Donald Trump went after Hillary Clinton over the weekend, with the Republican frontrunner doing an impression of a stilted Clinton at the podium with a teleprompter and calling her “crooked.”
Trump’s impersonation and pet-name revives some of the baiting slapstick comedy that marked earlier takedowns of “little” Marco Rubio, “low-energy” Jeb Bush, and “mess” Paul Rand.
“Crooked” Hillary adds to his list of pet-names of current rivals—”Lyin'” Ted Cruz—and the newer, admittedly more complicated “1 in 38” John Kasich.
In his impression, Trump mocks Hillary’s scripted stump speech, making reference to her teleprompter and speaking robotically.
The pet-names are part of strategic attacks in line with conventional wisdom about the weaknesses of each candidate. Those weaknesses are amplified and repeated in sound-bites at rallies and through media.
When asked about his conduct, Trump had this to say:
“Sometimes when you fight back, it doesn’t look presidential,” Trump told Fox News Channel’s Jesse Watters Saturday night. “But it gets the job done. We have to get the job done.”
Donald Trump’s continued personal attacks on his rivals comes only days after Trump’s new campaign manager Paul Manafort had to defend his statement that Trump was evolving his persona to be more policy-oriented: “The negatives will come down. The image is going to change,” he said according to CBS News.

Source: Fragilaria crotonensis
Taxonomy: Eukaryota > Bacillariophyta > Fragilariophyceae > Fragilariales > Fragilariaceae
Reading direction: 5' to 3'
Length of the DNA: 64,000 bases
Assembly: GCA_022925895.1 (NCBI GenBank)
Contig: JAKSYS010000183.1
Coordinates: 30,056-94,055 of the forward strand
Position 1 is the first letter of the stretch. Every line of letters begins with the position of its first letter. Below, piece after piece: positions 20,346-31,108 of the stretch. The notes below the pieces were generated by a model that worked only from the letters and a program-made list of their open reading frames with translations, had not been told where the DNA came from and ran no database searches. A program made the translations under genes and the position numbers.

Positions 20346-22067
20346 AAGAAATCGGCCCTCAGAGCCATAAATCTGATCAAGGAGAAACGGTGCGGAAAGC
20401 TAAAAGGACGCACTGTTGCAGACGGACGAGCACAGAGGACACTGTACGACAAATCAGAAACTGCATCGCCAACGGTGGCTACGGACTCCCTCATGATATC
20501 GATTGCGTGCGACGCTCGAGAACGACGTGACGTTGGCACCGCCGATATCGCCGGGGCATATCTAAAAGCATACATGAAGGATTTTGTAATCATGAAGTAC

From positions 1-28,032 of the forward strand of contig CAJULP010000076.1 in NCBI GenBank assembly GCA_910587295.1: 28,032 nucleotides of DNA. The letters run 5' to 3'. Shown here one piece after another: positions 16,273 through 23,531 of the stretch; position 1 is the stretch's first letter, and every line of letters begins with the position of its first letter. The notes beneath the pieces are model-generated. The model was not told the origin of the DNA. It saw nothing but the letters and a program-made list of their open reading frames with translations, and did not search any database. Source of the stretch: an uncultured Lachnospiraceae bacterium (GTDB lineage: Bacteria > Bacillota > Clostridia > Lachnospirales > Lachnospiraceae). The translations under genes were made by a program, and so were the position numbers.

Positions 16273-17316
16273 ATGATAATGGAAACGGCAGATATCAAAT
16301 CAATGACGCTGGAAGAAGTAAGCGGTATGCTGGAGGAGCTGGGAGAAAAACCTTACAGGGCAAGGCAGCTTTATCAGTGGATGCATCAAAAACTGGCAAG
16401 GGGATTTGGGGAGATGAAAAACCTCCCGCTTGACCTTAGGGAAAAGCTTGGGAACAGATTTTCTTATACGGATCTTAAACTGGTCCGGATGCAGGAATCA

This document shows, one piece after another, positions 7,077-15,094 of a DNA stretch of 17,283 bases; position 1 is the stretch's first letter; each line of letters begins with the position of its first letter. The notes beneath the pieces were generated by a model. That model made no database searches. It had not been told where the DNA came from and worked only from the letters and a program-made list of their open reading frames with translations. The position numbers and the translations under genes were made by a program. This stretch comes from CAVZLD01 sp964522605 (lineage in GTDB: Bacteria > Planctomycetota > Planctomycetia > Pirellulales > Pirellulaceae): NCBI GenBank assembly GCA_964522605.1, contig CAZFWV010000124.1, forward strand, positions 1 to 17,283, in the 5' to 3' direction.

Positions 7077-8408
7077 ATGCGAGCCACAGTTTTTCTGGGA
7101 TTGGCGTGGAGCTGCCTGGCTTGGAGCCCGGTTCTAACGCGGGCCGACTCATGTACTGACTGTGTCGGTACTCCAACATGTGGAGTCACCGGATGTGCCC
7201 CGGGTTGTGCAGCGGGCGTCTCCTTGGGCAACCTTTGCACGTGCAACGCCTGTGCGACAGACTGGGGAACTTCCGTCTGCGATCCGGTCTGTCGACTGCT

“That’s what’s important for you to understand: That he gets it, and that the part he’s been playing is evolving,” Manafort said, suggesting that Trump is going to assume a more traditional role as a politician.
Later, Manafort backtracked, saying to Chris Wallace host on “Fox News Sunday,” “We were evolving the campaign, not the candidate.”
Wallace pushed back saying, “that seems a little bit like spin.”
Hillary Clinton has launched her own attack on the Republican frontrunner characterizing him as out of touch with the everyday American, foreshadowing a possible general election face off:
“I have said, ‘Come out of those towers named for yourself and actually talk and listen to people.’ You know, at some point, if you want to be president of the United States, you gottta get familiar with the United States. You gotta spend time with Americans of all sorts and backgrounds in every part of our country,”